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High Level opens its doors to community after evacuated community

A lineup of vehicles in High Level on August 17, 2023. Photo: Amy Stuart
A lineup of vehicles in High Level on August 17, 2023. Photo: Amy Stuart


When wildfires forced Alberta and NWT residents from their homes in their thousands this summer, many stayed or passed through High Level.

The town in northern Alberta, normally home to around 3,200 people, has been hosting evacuees since May from an ever-changing roster of affected communities.

High Level has been home at times this summer to residents displaced from Fox Lake, Garden River and Rainbow Lake in Alberta, as well as Hay River, Enterprise and Fort Smith in the Northwest Territories.

Thousands more from Yellowknife and surrounding areas have passed through on their way to other towns and cities farther south, some staying overnight and many getting gas and other supplies.



“They’re our neighbours,” said Jena-Raye Clarke, director of community services for the Town of High Level.

“It’s just really important for us to do it for them, because we know that they would do it for us,” Clarke added. In 2019, some High Level residents forced to evacuate because of a wildfire did head north to Hay River.

According to Clarke, High Level has been providing food, toiletries, blankets, pillows and pet food to evacuees, alongside mental health services and other supports through partnerships with Alberta Health Services and organizations such as the Mackenzie Family Resource Network

“It was the whole community,” she said. “The town did the best we could, but we’re so grateful that everyone reached out to help us as well.”



Clarke said High Level now feels prepared for these types of emergencies as it opens an evacuation centre every year. But this summer has been different, as the town has had to house many evacuees for long periods of time.

“This has been the busiest summer,” she said.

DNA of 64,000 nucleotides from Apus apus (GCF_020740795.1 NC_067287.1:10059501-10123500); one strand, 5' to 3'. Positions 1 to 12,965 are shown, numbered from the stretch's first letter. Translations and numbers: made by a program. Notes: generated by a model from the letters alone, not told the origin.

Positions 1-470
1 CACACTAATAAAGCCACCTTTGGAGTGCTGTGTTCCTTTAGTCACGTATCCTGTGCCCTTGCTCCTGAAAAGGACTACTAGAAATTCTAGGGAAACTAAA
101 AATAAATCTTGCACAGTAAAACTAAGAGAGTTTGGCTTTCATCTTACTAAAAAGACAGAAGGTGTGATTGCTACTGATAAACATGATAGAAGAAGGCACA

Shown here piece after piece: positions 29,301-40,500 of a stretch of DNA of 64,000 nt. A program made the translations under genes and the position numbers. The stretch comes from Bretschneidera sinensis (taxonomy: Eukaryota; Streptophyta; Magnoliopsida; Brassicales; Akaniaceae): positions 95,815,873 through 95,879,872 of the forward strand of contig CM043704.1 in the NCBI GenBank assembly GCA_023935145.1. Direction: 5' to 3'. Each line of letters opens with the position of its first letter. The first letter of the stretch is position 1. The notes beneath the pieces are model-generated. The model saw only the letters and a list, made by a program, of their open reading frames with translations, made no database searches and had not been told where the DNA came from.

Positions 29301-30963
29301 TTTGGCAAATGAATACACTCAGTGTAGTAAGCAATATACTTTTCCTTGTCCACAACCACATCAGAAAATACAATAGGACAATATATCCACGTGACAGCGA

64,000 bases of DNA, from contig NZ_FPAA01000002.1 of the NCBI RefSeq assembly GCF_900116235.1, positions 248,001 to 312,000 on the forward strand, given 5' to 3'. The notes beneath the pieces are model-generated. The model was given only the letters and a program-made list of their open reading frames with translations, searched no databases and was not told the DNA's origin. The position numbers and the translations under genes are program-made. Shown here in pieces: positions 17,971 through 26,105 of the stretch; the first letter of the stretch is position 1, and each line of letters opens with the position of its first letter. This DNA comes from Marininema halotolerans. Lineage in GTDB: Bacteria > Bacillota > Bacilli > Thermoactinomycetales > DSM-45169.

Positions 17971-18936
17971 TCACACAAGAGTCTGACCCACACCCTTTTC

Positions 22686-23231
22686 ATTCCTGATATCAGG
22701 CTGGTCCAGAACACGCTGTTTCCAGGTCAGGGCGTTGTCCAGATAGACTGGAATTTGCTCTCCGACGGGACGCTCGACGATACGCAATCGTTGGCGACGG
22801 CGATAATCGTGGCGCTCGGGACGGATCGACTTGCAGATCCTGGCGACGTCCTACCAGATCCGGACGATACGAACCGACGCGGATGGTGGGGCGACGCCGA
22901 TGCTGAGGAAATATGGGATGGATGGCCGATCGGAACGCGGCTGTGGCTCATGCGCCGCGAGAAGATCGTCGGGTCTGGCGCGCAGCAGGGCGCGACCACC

“The biggest challenge was just at the beginning, getting the supplies that we needed … But then once we had them, we were OK.”

Evacuees heading home to the Yellowknife area have struggled to find accommodation in northern Alberta this week. High Level, in response, reopened its evacuee registration centre from Tuesday on a 24-hour basis, offering meal vouchers, refreshments, washroom, and emergency accommodation.

As of Friday, the Alberta government’s webpage on reception centres stated High Level’s evacuation centre was at capacity.

The town says the centre will close at 5pm on Friday, then reopen on Monday from 9am until 1pm and maintain those hours until Friday, September 15, offering meal vouchers, refreshments and washrooms. Evacuees are asked to call 780-841-1268 to arrange assistance when the centre is closed.

A dozen communities and nearly 70 percent of the NWT’s population have been affected by evacuation orders this summer.

In Alberta, the province says evacuation orders have affected 47 local authorities and more than 37,000 residents.



As is also the case in the NWT, this year’s Alberta wildfire season burned a record area of land – 1.9 million hectares, compared to a previous record of 1.2 million hectares in 1981.

Despite the province’s own troubles, High Level is one of a lengthy roster of communities hosting NWT evacuees in recent weeks.

Other designated host communities in Alberta include Zama City, Edmonton, Leduc, Calgary, Grande Prairie, Lloydminster, Fort McMurray, Fox Creek, Red Deer, St Albert, Lac La Biche, Valleyview and Whitecourt.